New paper on normalization of inconsistency indicators – to appear in Journal of Approx Reason

Authors: Waldemar W. Koczkodaj, Dominik Strzalka, Jean-Pierr Magnot, Jiri Mazurek, James Peters, Michael Soltys, Jacek Szybowski, Arturo Tozzi, Hojjat Rakhshani

Title: On normalization of inconsistency indicators in pairwise comparisons

Abstract: In this study, we provide mathematical and practice-driven justification for using [0, 1] normalization of inconsistency indicators in pairwise comparisons. The need for normalization, as well as problems with the lack of normalization, are presented. A new type of paradox of infinity is described.

Accepted for publication in the International Journal of Approximate Reasoning, April 2017.

A new paper on normalization of inconsistency indicators

A new paper: On normalization of inconsistency indicators in pairwise comparisons, by W.W. Koczkodaj, J.-P. Magnot, J. Mazurek, J.F. Peters, H. Rakhshani, M. Soltys, D. Strzałka, J. Szybowski and A. Tozzi.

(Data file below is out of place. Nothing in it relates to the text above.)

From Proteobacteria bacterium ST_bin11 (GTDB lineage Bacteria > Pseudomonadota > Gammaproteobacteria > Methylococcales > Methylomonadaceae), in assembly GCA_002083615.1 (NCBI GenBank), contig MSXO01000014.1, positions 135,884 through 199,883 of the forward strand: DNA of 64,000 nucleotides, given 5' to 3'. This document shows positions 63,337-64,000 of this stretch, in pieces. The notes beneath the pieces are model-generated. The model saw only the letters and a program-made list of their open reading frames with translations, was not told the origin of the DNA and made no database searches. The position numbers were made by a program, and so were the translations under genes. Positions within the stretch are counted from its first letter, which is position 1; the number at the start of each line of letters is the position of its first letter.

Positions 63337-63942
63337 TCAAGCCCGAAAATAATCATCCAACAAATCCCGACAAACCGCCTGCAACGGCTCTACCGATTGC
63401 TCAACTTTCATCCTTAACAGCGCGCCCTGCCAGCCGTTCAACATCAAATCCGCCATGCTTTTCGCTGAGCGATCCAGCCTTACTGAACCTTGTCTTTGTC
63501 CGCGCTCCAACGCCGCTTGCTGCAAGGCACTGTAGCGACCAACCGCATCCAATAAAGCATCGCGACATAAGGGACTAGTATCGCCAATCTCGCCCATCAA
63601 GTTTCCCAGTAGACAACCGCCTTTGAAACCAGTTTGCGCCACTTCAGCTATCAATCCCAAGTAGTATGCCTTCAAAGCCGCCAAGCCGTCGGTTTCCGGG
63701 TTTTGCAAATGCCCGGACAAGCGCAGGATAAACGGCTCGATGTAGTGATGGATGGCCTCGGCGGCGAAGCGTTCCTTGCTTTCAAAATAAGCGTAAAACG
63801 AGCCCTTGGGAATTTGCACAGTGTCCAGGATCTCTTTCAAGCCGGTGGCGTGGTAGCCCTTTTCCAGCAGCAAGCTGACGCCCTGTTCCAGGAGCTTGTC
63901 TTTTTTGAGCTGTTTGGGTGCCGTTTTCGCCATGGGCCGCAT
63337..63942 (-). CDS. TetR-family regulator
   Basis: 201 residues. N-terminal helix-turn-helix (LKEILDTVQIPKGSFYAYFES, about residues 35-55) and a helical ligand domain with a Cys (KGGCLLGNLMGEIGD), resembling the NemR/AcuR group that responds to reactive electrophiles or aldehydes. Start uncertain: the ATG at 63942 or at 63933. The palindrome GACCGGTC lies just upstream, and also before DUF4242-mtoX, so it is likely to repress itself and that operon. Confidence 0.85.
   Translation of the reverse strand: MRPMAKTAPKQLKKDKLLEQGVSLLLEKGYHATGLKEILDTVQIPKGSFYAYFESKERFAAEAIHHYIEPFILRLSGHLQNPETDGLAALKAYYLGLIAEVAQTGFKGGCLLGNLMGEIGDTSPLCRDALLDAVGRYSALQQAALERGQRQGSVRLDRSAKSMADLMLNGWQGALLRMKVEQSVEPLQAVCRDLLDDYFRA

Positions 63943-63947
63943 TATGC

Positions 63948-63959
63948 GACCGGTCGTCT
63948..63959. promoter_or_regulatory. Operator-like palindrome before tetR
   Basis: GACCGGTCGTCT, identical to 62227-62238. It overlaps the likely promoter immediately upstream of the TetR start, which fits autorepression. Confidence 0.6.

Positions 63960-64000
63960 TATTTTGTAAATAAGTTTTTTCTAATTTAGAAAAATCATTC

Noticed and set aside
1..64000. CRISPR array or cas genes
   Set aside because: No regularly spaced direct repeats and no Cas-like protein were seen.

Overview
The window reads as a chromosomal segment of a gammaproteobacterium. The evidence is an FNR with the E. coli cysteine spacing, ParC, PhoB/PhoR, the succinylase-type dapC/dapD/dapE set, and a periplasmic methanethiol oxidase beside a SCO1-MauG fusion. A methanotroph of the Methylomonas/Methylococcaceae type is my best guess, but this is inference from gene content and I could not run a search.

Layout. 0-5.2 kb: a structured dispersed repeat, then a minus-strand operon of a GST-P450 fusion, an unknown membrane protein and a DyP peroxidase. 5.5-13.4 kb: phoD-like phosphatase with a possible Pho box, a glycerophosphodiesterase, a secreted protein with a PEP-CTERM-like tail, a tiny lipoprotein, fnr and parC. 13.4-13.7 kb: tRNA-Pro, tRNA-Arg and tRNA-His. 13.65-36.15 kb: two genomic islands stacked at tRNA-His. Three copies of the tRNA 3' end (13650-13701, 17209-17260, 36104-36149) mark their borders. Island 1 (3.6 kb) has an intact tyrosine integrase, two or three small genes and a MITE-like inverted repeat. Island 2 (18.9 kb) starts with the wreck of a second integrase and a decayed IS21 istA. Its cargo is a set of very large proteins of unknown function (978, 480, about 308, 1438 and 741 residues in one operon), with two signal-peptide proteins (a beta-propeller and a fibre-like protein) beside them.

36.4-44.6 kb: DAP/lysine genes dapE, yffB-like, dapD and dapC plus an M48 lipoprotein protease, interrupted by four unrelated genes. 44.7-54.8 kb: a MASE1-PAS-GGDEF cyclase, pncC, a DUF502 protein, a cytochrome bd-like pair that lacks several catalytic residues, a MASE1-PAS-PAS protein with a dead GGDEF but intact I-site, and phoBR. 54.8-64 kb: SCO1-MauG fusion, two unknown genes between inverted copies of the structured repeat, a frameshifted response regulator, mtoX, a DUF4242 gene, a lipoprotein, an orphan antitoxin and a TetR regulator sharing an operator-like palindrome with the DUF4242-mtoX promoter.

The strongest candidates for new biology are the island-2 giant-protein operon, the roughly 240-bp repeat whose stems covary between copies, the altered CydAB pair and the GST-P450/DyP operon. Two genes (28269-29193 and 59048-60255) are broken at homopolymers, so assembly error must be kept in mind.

Abstract: In this study, we provide mathematical and practice-driven justification for using [0,1] normalization of inconsistency indicators in pairwise comparisons. The need for normalization, as well as problems with the lack of normalization, are presented. A new type of paradox of infinity is described.

The paper can be found here: https://arxiv.org/abs/1702.07205v2

CI press release re my forthcoming SAME talk on cybersecurity

CSUCI Cyber-security expert to speak at on-campus engineering convention.

Camarillo, Calif., Feb. 20, 2017—Whether it’s personal information, medical records, national security or election results, computer hacking is a rising national and global concern.

CSU Channel Islands (CSUCI) Computer Science Chair and Professor Michael Soltys, Ph.D., will share his cybersecurity expertise to an audience of professional engineers from 11 a.m. to 2 p.m. on March 23 in the Grand Salon.